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    What plastic brand? ive found that paterson is the best. if you go for cheaper reels, it wont load as easily.

    i use a hairdryer on my rools before loading just incase
     
  9. Konical

    Konical Subscriber

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    Good Morning, Stephanie,

    I concur with the sentiments expressed above, but would add a couple of points. First--Hewes reels were (are?) sold in the US under the King Concept brand, although the "Hewes" imprint is still on the reels. Second--in past postings, I have also advocated using Hewes reels. I continue to do so, at least in 35mm. The loading is virtually foolproof, and the reels are sturdy enough to be a lifetime investment. Recently, however, I spotted some Hewes 120 reels for sale on E-Bay. I don't have any of those and was thinking of bidding, but when I looked at the accompanying photo, I noticed that Hewes apparently uses the Nikkor-type "springy-thingy" at the reel center. I have found that method of anchoring 120 film to be slightly frustrating in use. For 120 I highly recommend using Kinderman reels, which have a very positive puncturing pin to anchor the film and whose high quality is essentially the same as that of Hewes. Kinderman tanks and tops are the way to go regardless of the reel type, but, as David says, the plastic Kinderman top is where the main emphasis should be. Kinderman stuff is practically being given away on E-bay these days.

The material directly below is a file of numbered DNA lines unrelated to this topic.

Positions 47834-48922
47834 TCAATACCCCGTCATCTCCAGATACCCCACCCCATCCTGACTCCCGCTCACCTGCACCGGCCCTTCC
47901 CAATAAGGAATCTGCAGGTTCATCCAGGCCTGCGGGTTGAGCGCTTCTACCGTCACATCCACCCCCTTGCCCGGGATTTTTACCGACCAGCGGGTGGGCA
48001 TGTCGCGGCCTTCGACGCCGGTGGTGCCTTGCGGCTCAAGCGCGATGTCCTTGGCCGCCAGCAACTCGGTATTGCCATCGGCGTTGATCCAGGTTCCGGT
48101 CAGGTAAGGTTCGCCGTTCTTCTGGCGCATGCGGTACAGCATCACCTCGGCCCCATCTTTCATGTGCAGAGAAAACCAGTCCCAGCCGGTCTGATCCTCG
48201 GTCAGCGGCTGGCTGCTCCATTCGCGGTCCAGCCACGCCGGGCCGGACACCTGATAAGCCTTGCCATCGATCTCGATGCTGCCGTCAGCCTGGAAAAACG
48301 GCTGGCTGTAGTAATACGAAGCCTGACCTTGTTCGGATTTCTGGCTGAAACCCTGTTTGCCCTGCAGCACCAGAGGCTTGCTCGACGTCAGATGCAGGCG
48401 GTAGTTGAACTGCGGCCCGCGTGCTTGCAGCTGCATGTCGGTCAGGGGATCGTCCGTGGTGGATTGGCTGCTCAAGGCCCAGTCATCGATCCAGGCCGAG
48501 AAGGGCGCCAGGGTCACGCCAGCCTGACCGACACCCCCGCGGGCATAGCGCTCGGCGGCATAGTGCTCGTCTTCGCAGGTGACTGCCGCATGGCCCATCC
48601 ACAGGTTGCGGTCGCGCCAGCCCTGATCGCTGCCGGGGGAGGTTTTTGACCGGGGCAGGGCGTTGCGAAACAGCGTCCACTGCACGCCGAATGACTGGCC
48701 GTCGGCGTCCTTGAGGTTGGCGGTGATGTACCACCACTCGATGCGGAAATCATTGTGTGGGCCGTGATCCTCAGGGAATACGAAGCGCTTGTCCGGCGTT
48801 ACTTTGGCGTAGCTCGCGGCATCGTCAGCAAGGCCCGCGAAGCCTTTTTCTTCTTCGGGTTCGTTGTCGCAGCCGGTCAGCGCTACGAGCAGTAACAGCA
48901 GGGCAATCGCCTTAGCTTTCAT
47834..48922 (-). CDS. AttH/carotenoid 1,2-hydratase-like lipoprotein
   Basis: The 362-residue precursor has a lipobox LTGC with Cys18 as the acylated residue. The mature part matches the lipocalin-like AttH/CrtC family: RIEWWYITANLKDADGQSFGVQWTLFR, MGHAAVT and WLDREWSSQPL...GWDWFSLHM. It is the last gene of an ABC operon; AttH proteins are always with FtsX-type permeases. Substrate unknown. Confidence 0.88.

Konical
     
  10. Ed Sukach

    Ed Sukach Member

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    ??? I'm convincing myself that there is something going on here I cannot visualize.

    You "opened" the reel? Does that mean you twisted each flange in a different - proper - direction and disassembled the reel with film still - improperly - in the tracks? If so, why wasn't the film simply pulled out, leaving the reel assembled?

    It does not happen frequently ... but when I do "get stuck" I simply pull the film out and start over.

    You say the film "broke" ... ?? Does that mean it was torn into two pieces? What kind of film was it?

    Again, the best advice I can give ... you will avoid 99.99% of loading problems by doing two things: 1. Do not apply pressure "inwardly" - squeezing the reel flanges together - while loading (PRACTICE helps); and, 2. Once in a while, disassemble the reels and scrub the tracks CLEAN - I use a stiff toohbrush, with TOOTHPASTE - just enough abrasive.
     
    Last edited by a moderator: Sep 24, 2006
  11. raucousimages

    raucousimages Member

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    Another convert! I gave up on plastic 30 years ago, stainless rocks.
     
  12. PhotoJim

    PhotoJim Member

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    I have plastic... I've loaded probably 500 or 700 rolls of film into them.

    Failures: zero.

    If you can't get the film to go in, bow the film and pull it out. If you don't want to bow film, you definitely shouldn't use stainless steel reels as this is an essential part of loading them.